Well, now it’s official.
Stanford head coach David Shaw confirmed today at his weekly press conference and in the official depth chart that Kevin Hogan will start at quarterback on Saturday when Stanford takes on Oregon State.
“As everybody knows, Kevin Hogan will start at quarterback for us…. Over those [last few] games Kevin Hogan has shown a lot of promise in practice, which is why Kevin began to play.”
This is a fairly unique situation for Stanford. As one of the writers pointed out during the press conference, very rarely do you see a team with as good a record as Stanford has switch quarterbacks for performance reasons. However, these last few weeks, Shaw has been very impressed with Hogan’s progression through practice, and combined with some subpar play by his predecessor Josh Nunes, that has made Hogan the starter.
The big impetus for Kevin’s ascension to the starting role, though, is his newfound command of the offense. His shoulders dropped”—Shaw said, emphasizing that Hogan really started to make progress in understanding pass protections, run blocking and audibles in practice recently. Now, in Shaw’s estimation, Hogan has command of about 80 percent of the offense. The rest, Shaw thinks will be offset by Hogan’s extreme athleticism.
Though expected since Saturday’s win over Colorado, this is big news for the Cardinal offense. Hogan led four consecutive touchdown drives and six consecutive scoring drives in relief of Josh Nunes on Saturday, providing the spark Stanford needed to pull away from the Buffaloes. Now the question is whether that spark will ignite Stanford’s offense for a brutal three-game home stretch. It’s certainly a sign to hear players on the defensive side, like senior linebacker Jarek Lancaster, speak highly of Hogan.
“The boy can sling it, as we saw last Saturday. I don’t see that changing…. At spring ball it was really hard to tackle him…. It’s exciting to see him play.”
Hogan’s offense should be running at close to full health this week. Sophomore wide receiver Ty Montgomery came back from a leg injury to play against Colorado. Though he didn’t start, Montgomery’s extensive playing time with Stanford’s big lead is definitely a sign that the coaches aren’t too worried about him aggravating his injury.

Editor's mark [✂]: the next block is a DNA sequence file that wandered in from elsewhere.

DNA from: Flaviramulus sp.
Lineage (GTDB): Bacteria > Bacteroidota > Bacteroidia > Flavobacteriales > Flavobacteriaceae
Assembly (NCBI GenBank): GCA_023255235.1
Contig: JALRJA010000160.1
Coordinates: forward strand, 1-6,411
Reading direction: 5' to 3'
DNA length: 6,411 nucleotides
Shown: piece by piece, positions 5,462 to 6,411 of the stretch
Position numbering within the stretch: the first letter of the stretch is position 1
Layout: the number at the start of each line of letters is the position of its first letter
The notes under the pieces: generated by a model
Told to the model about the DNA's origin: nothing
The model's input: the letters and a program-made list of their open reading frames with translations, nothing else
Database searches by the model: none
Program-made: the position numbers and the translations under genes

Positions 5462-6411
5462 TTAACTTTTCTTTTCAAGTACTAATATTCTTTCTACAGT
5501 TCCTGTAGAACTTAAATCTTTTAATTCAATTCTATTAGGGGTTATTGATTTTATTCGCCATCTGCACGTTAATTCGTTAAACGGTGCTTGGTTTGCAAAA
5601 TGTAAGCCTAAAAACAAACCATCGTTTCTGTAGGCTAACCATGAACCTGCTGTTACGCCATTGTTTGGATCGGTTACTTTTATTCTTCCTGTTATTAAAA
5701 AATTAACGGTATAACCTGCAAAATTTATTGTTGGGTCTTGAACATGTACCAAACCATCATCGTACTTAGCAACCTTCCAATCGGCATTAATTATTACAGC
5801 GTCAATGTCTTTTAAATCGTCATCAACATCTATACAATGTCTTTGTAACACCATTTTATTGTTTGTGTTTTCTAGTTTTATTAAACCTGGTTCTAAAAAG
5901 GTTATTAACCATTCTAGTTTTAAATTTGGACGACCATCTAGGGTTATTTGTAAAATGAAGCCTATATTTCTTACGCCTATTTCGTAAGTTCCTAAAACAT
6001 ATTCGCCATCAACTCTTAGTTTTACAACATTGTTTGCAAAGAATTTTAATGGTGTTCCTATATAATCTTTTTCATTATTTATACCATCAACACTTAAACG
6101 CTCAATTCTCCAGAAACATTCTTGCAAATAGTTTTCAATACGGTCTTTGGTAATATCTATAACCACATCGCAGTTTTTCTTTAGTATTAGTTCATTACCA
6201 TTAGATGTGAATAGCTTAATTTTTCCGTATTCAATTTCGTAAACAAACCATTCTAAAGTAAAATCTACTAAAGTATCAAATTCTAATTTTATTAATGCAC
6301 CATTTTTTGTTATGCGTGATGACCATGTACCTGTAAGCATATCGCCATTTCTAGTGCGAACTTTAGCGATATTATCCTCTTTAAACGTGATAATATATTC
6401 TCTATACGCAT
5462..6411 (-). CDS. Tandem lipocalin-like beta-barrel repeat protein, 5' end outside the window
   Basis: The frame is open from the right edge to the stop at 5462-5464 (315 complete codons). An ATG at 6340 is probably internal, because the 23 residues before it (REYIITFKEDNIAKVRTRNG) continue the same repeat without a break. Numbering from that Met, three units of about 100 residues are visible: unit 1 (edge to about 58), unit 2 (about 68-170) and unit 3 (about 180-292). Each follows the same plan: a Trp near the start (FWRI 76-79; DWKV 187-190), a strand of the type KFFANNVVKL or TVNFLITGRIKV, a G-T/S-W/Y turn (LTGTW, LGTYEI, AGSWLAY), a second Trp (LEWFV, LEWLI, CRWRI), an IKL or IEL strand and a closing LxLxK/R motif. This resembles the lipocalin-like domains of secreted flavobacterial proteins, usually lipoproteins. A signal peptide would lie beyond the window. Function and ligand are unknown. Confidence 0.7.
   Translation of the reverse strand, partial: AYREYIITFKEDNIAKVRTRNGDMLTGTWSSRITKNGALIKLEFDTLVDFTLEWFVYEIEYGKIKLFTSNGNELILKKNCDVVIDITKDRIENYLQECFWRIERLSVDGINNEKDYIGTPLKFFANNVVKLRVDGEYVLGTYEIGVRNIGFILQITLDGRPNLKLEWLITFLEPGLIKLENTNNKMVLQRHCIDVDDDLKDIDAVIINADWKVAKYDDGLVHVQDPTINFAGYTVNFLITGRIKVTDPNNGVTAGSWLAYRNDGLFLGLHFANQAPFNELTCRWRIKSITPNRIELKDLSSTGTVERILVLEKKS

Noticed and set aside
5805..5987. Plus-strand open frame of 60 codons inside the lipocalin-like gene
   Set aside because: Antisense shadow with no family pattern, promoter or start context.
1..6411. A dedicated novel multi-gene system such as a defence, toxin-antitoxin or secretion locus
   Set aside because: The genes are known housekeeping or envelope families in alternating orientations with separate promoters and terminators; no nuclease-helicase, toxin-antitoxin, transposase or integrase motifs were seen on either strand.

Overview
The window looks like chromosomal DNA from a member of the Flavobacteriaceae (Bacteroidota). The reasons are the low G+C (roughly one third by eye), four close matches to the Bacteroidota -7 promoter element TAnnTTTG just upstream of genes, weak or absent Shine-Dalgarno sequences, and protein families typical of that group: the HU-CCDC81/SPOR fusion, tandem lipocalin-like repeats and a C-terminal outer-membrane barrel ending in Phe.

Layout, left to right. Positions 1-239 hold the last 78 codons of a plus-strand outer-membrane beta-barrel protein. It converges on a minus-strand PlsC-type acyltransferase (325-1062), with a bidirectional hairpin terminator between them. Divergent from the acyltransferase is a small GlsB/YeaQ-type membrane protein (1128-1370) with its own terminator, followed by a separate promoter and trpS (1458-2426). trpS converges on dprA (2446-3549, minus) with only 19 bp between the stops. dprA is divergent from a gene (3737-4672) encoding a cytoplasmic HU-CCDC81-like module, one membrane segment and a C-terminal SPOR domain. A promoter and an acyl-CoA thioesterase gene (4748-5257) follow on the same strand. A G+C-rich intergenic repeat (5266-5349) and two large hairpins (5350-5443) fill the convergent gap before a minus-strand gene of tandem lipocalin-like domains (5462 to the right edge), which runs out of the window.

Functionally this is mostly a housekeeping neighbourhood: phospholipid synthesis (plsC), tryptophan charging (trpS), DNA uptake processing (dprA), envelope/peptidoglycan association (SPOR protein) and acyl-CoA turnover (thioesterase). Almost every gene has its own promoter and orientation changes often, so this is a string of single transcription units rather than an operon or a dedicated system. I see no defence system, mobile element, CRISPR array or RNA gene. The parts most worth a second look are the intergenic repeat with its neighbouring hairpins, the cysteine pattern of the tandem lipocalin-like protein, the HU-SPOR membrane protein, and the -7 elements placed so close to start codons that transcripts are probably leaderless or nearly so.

Shaw said that Montgomery is improving health-wise, and was better Monday than on game day. However, Shaw announced that senior Jamal-Rashad Patterson will start at wide receiver. Additionally, Montgomery will probably not see time at kick returner for the foreseeable future, as Stanford’s priority will be to get him back in the flow of the regular offense.
The only key injury left on the offensive side is Andrus Peat’s finger situation. Shaw announced last week that Peat was unlikely to play after picking up the injury at Monday’s practice. Peat did travel to Colorado, but did not play in the game. For this week, Andrus is playing a lot better. He practiced Monday night in a soft cast and was able participate in contact drills.
“Andrus isn’t a guy who shows a lot of emotion,” Shaw said, “but he smiled Monday night and said he couldn’t wait for practice tomorrow…. He’s excited to get going. It feels a lot better.”
Hogan isn’t the only freshman whose role is continuing to grow every week. One of the biggest surprises of the midseason has been the ascent of true freshman Alex Carter to the starting cornerback role. Shaw has been as impressed as anyone with the young corner’s skill set.
“Quick, fast, explosive, aggressive, tough, great ball skills, he’s grown every single week and he’s still growing,” Shaw said. “He’s kind of what you want out there as a corner…. He’s just got more size and weight than those other guys. When he comes up and hits you, he lets you feel it.”
Carter forced a fumble against the Buffaloes on one of the hardest tackles of the season, and his and the rest of the defense’s play will be key over the next few weeks if Stanford wants to win out and take the Pac-12 championship.
However, much of the pressure is going to sit squarely on the shoulders of the offense and Hogan. As Shaw said, “We needed that extra bit of efficiency we were not getting,” and for Stanford to meet its goal and make it to Pasadena, Hogan will have to provide it.